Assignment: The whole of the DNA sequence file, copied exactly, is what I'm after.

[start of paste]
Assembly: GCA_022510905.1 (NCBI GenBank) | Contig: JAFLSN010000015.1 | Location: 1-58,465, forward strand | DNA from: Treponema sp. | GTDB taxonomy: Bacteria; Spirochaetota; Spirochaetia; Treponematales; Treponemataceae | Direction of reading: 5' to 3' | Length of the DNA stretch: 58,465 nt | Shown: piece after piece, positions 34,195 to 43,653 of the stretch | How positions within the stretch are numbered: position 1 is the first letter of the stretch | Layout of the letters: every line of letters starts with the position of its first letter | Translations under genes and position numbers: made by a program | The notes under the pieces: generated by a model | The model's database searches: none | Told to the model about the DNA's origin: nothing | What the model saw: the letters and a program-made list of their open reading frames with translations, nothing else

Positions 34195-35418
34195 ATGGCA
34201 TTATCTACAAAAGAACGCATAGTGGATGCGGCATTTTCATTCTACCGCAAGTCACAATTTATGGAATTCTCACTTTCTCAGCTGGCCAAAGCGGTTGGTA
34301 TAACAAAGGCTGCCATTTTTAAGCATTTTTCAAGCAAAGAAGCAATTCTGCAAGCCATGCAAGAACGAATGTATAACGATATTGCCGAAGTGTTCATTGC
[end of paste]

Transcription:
Assembly: GCA_022510905.1 (NCBI GenBank) | Contig: JAFLSN010000015.1 | Location: 1-58,465, forward strand | DNA from: Treponema sp. | GTDB taxonomy: Bacteria; Spirochaetota; Spirochaetia; Treponematales; Treponemataceae | Direction of reading: 5' to 3' | Length of the DNA stretch: 58,465 nt | Shown: piece after piece, positions 34,195 to 43,653 of the stretch | How positions within the stretch are numbered: position 1 is the first letter of the stretch | Layout of the letters: every line of letters starts with the position of its first letter | Translations under genes and position numbers: made by a program | The notes under the pieces: generated by a model | The model's database searches: none | Told to the model about the DNA's origin: nothing | What the model saw: the letters and a program-made list of their open reading frames with translations, nothing else

Positions 34195-35418
34195 ATGGCA
34201 TTATCTACAAAAGAACGCATAGTGGATGCGGCATTTTCATTCTACCGCAAGTCACAATTTATGGAATTCTCACTTTCTCAGCTGGCCAAAGCGGTTGGTA
34301 TAACAAAGGCTGCCATTTTTAAGCATTTTTCAAGCAAAGAAGCAATTCTGCAAGCCATGCAAGAACGAATGTATAACGATATTGCCGAAGTGTTCATTGC